Finals, Melbourne Storm, Justin Olam, Papua New Guinea, Dally M, Center of the Year
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“I just want people to live good lives. I want the corruption to stop, ”Melbourne Storm center Justin Olam said.
This is not a regular topic of conversation in an interview with a rugby union player.
Then again, Olam is not your conventional rugby union player.
On the contrary, Justin Olam shouldn’t even be a rugby union player.
Little, if any, on Olam’s journey up to this point has been conventional.
There was no SG Ball highlight reel, he had no agent when he arrived in Australia, and his only scheduled match in his homeland of Papua New Guinea before the age of 18 involved one village sending a letter to another asking for a match. two weeks in advance.
He only had a chance to play in a regular organized rugby league when he moved from Gon village in Simbu to Lae town to study because his mother, who stressed that school was his priority, was a four hour drive away and couldn’t help but play.
Now, however, as he prepares to face Penrith in a big rematch this week, the 27-year-old is billed as the best center in the NRL, just 62 games in his career.
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Andrew Johns and Brad Fittler both believe it, while Cameron Munster, Willie Mason and his closest title challenger, Joey Manu, all of them took to social media to express their condemnation that he would have been snubbed for the Dally M team of the year.
“I think I’m still growing, but it’s good to hear great players say great things about me,” Olam said.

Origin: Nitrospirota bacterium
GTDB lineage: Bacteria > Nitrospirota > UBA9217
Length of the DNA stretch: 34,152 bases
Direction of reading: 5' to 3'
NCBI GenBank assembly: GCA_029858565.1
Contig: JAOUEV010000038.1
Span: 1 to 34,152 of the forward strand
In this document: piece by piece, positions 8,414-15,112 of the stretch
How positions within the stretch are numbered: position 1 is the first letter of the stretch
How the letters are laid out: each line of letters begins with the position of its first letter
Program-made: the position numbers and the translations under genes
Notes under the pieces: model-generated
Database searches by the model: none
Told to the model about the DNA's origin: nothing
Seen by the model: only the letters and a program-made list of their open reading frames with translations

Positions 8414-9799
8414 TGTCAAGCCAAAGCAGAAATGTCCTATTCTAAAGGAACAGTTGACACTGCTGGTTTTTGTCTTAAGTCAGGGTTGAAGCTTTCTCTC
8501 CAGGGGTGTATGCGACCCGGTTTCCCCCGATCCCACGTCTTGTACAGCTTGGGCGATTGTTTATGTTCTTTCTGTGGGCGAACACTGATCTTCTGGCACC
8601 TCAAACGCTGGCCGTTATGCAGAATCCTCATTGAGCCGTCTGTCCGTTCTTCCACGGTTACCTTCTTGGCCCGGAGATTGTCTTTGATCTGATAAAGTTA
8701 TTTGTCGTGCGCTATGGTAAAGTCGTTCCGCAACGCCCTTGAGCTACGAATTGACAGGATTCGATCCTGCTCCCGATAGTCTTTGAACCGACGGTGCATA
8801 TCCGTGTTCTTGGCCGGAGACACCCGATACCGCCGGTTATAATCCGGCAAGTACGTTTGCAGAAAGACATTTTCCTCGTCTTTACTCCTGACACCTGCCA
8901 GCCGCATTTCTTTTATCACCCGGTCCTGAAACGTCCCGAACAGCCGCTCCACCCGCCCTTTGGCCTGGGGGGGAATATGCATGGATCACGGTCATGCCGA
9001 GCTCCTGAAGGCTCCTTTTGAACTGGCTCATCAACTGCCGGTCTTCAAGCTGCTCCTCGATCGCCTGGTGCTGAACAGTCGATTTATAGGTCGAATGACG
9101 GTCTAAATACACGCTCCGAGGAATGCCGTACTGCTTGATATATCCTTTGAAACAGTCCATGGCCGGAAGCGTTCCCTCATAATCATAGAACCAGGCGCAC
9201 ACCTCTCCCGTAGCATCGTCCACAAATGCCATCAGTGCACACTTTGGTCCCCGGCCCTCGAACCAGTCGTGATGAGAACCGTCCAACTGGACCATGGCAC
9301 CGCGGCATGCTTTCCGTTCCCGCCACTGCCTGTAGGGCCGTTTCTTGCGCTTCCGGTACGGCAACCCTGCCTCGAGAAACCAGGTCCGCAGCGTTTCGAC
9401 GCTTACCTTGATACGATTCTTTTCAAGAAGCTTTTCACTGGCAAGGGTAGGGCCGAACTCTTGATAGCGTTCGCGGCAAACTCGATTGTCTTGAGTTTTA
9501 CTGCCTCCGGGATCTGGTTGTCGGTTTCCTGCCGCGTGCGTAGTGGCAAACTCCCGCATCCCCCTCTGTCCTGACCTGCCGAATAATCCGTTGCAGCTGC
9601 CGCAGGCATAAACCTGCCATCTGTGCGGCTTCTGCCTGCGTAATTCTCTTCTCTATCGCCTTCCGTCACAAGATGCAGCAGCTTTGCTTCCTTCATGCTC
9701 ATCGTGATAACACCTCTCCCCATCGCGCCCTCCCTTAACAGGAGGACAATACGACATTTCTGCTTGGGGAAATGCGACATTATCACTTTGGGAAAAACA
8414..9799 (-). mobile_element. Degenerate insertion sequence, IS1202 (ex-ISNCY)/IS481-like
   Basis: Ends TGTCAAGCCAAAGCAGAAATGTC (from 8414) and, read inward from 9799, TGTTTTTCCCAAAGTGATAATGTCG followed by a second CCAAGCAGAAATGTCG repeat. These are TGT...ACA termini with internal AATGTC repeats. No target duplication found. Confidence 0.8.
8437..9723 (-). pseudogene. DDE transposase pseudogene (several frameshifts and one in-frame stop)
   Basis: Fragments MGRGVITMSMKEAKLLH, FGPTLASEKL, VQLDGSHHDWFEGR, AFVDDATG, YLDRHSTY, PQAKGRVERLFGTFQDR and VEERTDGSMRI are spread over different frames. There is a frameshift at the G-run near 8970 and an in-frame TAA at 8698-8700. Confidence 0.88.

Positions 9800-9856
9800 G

“There are a lot of good crosses in the game and when they say that about me it’s a blessing. I still feel like I have a lot to improve.
“My progression is doing my job for the team day in and day out and I always think I need to eliminate the mistakes in my game.”
In 24 games this season, Olam has recorded 12 tries, 85 tackles and averaged 112 yards with the ball in hand.
Not bad for a guy who some clubs claimed was too short at 178cm.
Even his own trainer, Craig Bellamy, said last year, “The first 12 or 18 months I don’t think anyone saw the NRL in Justin.
“He is unique with his abilities. He’s got that stocky body and he’s strong. Nothing scares him. He would run into a brick wall or jump off a cliff if he had to, but that’s what we really love having him on our squad.
Olam, however, has made a habit of refuting the skeptics.
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When he took his first steps in the Papua New Guinea national competition, he was spotted performing in a college carnival. In the first game of this tournament, he was given the most unwanted role in the sport: the water boy.
He finally got the chance to play, scoring five tries in the last two games to pique the interest of the Lae Snax Tigers, a team in Papua New Guinea’s national competition, the Digicel Cup.
Olam arrived at preseason training four days earlier and called all of his coaches “sir”.
He repaid their faith with a victory over heavyweight Goroka Lahanis and knocked out the other title contenders Rabaul for the first time in years at a stadium they call ‘The Graveyard’.
“People who criticize or underestimate me, I use that as fuel,” Olam says.
“I like when people challenge me or say I can’t do a thing.
“I love this chance to prove them wrong and to prove to myself that I can be who I want to be.